Erik seemed unconvinced and looked at her uneasily. Mme. Giry suddenly felt guilty. She should have told him that years ago. She should have shown him her sisterly love when they were still children. It never had occurred to her that the boy she had saved from the gypsies might need more than a place to sleep, some food and clean clothes. "I neglected him almost as badly as his mother," she thought to herself, "and then I expected Christine to pick up the pieces and undo the damage we all had done to this man's psyche."
On an impulse to make it up to him for her neglect all those years ago, she pulled Erik into a tight embrace. "I know I failed you when we were children," she confessed. "I should have shown you my acceptance more openly. After all, when I saved you from the gypsies, I took on a responsibility. I guess my only excuse is my youth and immaturity at that time, I did not understand that what you needed most was a family. I should have been a sister to you, not just a provider of nourishment and other essentials…"
Erik stiffened. "The gypsies," he murmured. He suddenly knew what it was that he had been running from, when Antoinette had shown him to a save place. At her words his mind had released another set of memories, highly unpleasant ones. Erik saw himself as a small boy in the gypsy camp, abused, mistreated, beaten, ridiculed, forced to reveal his disgrace of a face to paying audiences, to endure their verbal abuse, their disgust. He remembered falling asleep hungry almost every night, living in a cage like an animal, not ever having any privacy, having rotten fruit and vegetables thrown at his ugliness and people spit at him. It had been too much to bear, at one point Erik had not been able to endure this abuse any longer. One day…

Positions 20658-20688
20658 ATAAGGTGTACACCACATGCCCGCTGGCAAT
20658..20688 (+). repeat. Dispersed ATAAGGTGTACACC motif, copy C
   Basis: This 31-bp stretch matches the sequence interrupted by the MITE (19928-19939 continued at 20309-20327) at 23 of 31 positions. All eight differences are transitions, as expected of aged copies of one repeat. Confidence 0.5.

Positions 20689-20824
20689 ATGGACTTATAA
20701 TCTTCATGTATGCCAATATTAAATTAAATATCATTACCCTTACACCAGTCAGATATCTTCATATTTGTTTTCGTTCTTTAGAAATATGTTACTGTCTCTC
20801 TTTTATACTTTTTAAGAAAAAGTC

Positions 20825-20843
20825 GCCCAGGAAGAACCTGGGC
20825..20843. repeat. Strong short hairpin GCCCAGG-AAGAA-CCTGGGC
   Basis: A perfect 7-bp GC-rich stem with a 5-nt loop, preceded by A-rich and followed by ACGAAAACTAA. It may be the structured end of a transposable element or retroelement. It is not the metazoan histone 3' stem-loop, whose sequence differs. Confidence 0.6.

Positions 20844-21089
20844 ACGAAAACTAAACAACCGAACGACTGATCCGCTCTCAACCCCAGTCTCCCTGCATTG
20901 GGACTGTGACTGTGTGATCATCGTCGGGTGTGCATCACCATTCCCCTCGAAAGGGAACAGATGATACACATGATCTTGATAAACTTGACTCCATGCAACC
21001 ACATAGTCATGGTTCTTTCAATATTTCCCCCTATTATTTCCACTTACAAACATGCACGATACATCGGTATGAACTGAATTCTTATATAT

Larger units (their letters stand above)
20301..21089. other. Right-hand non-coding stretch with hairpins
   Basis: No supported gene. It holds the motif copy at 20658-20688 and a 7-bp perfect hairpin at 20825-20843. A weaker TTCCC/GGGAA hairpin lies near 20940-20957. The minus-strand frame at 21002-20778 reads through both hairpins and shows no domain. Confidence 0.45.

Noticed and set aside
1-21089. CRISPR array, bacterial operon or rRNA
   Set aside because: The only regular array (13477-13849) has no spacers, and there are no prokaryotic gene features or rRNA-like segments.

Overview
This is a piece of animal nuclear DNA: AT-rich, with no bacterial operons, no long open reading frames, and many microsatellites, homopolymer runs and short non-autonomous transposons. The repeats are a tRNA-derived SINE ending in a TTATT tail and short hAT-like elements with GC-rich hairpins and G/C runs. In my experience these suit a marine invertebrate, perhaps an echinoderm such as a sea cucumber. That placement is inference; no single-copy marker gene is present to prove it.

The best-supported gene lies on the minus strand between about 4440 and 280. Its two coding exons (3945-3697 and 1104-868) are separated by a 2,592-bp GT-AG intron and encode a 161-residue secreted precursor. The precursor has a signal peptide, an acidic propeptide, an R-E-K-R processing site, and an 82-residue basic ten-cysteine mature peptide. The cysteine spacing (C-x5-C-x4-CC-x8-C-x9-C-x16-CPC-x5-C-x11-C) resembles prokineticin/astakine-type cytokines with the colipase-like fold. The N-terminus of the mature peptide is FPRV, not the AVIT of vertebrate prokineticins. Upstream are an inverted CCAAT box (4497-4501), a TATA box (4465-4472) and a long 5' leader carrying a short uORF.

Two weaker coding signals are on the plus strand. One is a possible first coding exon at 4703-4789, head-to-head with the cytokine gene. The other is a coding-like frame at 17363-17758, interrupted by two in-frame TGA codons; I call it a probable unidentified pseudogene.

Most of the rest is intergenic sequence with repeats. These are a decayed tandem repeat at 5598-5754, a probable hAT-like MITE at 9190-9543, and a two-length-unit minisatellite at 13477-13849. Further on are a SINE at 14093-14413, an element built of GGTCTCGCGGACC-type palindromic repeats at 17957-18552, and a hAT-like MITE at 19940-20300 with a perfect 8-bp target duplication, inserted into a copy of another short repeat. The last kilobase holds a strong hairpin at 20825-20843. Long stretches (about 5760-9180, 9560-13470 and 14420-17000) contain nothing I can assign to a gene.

Erik's eyes widened in sudden shock. He freed himself from Mme. Giry's arms and started pacing the terrace. "I killed him," he whispered, terrified. "I killed my gypsy master and escaped." He shuddered. "I killed a man! There is blood on my hands!"
Mme. Giry sighed. She had not meant to cause these unpleasant memories to surface and agitate him like this. "It was most certainly self-defense," she said resolutely. "You needed to get away from that monster or he would have slowly killed you with his abuse. You were already malnourished and the delicate skin of your face as well as some of the injuries he had caused you were getting infected. You would not have lasted much longer, and till this day I cannot think of any other way how you could have gotten away. He would never have let you go, not for all the money in the world."
She stopped the pacing man and laid a calming hand on Erik's shoulder. "I saw how he treated you, Erik," she said softly. "You were only a little boy, an innocent child. You should never have been abused like this. He should have hanged for his crimes against you. He deserved to die." She looked Erik in the eye. "I would not have helped you if I did not feel that way. None of us here is holding this against you, Erik." She paused for a moment. "I could have killed that beast myself," she finally confessed. "I was so furious at him when I saw what he did to you, I wanted him dead."